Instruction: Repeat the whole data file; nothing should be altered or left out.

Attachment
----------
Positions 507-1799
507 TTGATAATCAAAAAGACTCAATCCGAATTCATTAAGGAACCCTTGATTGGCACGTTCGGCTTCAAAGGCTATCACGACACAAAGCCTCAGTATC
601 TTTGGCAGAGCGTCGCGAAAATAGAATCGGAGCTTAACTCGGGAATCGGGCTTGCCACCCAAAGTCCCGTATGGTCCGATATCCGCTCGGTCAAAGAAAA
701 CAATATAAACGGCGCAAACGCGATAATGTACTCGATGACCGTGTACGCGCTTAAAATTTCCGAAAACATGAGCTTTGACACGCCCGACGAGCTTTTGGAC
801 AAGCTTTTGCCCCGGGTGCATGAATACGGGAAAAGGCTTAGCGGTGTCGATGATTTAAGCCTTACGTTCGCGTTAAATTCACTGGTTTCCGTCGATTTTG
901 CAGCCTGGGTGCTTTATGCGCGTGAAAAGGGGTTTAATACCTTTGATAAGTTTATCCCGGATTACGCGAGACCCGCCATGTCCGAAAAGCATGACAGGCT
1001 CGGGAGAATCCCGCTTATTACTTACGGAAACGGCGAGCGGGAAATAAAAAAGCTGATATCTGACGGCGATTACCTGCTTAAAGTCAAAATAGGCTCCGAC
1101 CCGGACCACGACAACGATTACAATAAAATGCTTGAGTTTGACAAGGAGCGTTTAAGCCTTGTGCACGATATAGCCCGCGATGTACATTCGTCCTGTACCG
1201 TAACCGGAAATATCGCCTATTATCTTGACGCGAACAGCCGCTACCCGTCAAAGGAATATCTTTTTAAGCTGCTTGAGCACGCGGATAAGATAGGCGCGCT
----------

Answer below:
Positions 507-1799
507 TTGATAATCAAAAAGACTCAATCCGAATTCATTAAGGAACCCTTGATTGGCACGTTCGGCTTCAAAGGCTATCACGACACAAAGCCTCAGTATC
601 TTTGGCAGAGCGTCGCGAAAATAGAATCGGAGCTTAACTCGGGAATCGGGCTTGCCACCCAAAGTCCCGTATGGTCCGATATCCGCTCGGTCAAAGAAAA
701 CAATATAAACGGCGCAAACGCGATAATGTACTCGATGACCGTGTACGCGCTTAAAATTTCCGAAAACATGAGCTTTGACACGCCCGACGAGCTTTTGGAC
801 AAGCTTTTGCCCCGGGTGCATGAATACGGGAAAAGGCTTAGCGGTGTCGATGATTTAAGCCTTACGTTCGCGTTAAATTCACTGGTTTCCGTCGATTTTG
901 CAGCCTGGGTGCTTTATGCGCGTGAAAAGGGGTTTAATACCTTTGATAAGTTTATCCCGGATTACGCGAGACCCGCCATGTCCGAAAAGCATGACAGGCT
1001 CGGGAGAATCCCGCTTATTACTTACGGAAACGGCGAGCGGGAAATAAAAAAGCTGATATCTGACGGCGATTACCTGCTTAAAGTCAAAATAGGCTCCGAC
1101 CCGGACCACGACAACGATTACAATAAAATGCTTGAGTTTGACAAGGAGCGTTTAAGCCTTGTGCACGATATAGCCCGCGATGTACATTCGTCCTGTACCG
1201 TAACCGGAAATATCGCCTATTATCTTGACGCGAACAGCCGCTACCCGTCAAAGGAATATCTTTTTAAGCTGCTTGAGCACGCGGATAAGATAGGCGCGCT